- The Washington Times - Tuesday, February 19, 2002

DALLAS (AP) Southwest Airlines, which bucked the trend of layoffs and flight reductions after September 11, plans to hire about 4,000 workers this year.
The help-wanted sign at Southwest contrasts with personnel plans at other airlines. A few are calling back some of the workers they laid off in the fall. None are talking about creating new jobs.
Southwest, based in Dallas, is the only major U.S. airline still making money. The largest carriers, American and United, lost $3.8 billion between them last year.
Southwest, however, was not immune to the slowdown in business travel that started in 2001 or the steep decline in travel after the terrorist attacks of September 11. It put growth plans on hold and delayed aircraft orders.
In December, Southwest announced it would take two new Boeing 737s the first additions to its fleet since the terrorist attacks. But the hiring plans are Southwest's strongest indication that it believes it can regain its previous double-digit growth.
Southwest, which has 33,000 employees, says it plans to hire 250 pilots, 1,200 flight attendants and 2,600 other workers. Officials said that would match the hiring pace the airline had expected last year.
Southwest said the new jobs would be spread across the 59 airports where it operates and at nine reservations centers around the country.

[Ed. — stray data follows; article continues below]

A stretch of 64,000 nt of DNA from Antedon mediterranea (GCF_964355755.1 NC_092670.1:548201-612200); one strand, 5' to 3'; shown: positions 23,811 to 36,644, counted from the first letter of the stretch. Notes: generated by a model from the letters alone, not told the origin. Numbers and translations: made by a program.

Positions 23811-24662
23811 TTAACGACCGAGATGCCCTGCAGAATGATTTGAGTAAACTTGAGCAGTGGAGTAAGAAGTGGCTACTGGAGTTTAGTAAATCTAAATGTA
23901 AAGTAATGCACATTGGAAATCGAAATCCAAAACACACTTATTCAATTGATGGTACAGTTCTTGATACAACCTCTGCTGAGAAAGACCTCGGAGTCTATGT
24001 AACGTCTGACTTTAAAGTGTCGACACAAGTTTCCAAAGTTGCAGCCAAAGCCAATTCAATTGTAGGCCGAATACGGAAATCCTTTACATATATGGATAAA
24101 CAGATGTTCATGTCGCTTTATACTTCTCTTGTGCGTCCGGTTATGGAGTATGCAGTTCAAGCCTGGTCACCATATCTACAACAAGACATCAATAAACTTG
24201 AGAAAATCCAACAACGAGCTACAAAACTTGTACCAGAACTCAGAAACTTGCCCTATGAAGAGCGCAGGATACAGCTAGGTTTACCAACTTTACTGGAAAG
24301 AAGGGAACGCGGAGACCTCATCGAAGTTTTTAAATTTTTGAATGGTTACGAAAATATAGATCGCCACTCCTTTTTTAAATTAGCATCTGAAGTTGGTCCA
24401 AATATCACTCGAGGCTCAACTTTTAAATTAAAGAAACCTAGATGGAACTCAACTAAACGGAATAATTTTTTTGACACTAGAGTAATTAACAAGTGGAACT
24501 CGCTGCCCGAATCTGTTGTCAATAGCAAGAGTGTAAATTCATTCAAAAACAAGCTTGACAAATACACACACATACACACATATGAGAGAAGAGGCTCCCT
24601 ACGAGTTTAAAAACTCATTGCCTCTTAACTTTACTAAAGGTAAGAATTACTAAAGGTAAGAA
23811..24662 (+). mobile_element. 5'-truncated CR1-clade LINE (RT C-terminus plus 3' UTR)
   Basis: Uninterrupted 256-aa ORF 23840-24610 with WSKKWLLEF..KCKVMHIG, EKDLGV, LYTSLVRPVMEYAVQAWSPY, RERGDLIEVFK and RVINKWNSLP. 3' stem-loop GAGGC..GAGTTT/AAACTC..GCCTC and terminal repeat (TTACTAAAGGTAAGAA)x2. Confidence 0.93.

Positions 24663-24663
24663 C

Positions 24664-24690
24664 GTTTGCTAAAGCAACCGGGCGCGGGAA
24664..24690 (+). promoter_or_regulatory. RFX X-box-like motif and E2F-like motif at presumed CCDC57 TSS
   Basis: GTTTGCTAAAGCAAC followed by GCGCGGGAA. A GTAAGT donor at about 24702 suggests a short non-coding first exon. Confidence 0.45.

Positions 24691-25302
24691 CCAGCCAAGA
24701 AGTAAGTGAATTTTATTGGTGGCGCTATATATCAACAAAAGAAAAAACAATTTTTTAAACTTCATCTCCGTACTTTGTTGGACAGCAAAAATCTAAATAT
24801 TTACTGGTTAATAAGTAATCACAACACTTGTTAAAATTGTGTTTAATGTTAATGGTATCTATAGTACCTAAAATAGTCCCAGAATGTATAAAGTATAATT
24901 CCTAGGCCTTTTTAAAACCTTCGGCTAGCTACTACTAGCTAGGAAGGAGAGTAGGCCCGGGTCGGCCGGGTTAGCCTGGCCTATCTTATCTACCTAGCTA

Officials said the greatest need for workers was in Baltimore, Chicago and Oakland, Calif.
U.S. airlines announced about 100,000 layoffs after September 11.
The actual number of layoffs was closer to 80,000 because some workers took early retirement or left voluntarily, according to the Air Transport Association, an industry trade group.
Very few of those workers have been recalled, and Southwest says it believes it can choose from experienced applicants.
"We've been seeing a lot of people who want a second career, and we're seeing more furloughed flight attendants and pilots," said Lorraine Grubbs-West, the airline's director of field employment.
Ron Jackson, a former United Airlines flight attendant and electrician who joined Southwest last year, said the carrier's stability was a factor.
"We are always made to feel comfortable that we are going to keep our jobs," said Mr. Jackson, of Orlando, Fla. "I can't say I was ever worried about that."
Merrill Lynch analyst Michael Linenberg said Southwest's ability to avoid layoffs in the fall probably has raised employee loyalty and improved its productivity already considered the strongest among major carriers.
"They tend to have some of the lowest costs in the industry," Mr. Linenberg said.
"So in times of depressed business, they can make money while others are losing money.

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